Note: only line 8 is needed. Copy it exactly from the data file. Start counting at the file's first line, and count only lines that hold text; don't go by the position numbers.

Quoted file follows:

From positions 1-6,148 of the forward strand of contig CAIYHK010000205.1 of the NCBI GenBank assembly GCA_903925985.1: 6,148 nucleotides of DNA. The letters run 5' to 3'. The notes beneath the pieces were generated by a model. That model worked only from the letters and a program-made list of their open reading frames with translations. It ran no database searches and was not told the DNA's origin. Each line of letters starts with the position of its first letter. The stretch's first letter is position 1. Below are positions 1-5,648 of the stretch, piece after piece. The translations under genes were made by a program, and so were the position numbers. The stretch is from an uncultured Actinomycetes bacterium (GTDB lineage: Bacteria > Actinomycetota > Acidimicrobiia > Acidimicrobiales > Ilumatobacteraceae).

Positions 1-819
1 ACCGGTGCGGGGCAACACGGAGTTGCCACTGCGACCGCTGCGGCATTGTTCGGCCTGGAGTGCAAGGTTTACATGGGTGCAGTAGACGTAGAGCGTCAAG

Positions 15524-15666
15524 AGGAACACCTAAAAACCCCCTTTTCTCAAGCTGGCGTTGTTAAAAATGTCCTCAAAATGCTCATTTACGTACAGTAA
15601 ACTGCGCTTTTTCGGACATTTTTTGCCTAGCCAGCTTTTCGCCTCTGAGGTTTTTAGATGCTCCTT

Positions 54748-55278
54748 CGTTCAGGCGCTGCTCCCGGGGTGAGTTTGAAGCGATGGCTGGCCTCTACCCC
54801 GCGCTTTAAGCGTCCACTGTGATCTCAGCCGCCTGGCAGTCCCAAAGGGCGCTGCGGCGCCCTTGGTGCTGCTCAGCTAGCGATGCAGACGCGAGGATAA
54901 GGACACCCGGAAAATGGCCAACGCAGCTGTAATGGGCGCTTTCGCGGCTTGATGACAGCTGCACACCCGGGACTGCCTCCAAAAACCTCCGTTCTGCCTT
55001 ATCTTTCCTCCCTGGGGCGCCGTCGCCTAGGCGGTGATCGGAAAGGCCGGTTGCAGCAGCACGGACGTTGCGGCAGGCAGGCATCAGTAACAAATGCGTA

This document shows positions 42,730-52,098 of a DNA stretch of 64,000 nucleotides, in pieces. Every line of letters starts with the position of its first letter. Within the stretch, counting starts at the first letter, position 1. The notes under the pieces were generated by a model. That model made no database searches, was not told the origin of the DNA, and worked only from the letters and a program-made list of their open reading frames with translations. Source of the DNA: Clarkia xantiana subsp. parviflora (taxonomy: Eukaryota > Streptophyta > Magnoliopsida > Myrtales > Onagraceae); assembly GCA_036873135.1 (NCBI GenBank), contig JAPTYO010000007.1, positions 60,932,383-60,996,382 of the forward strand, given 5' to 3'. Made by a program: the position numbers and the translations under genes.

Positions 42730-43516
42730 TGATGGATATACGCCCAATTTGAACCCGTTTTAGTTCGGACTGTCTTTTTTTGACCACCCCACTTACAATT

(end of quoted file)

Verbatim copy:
54748 CGTTCAGGCGCTGCTCCCGGGGTGAGTTTGAAGCGATGGCTGGCCTCTACCCC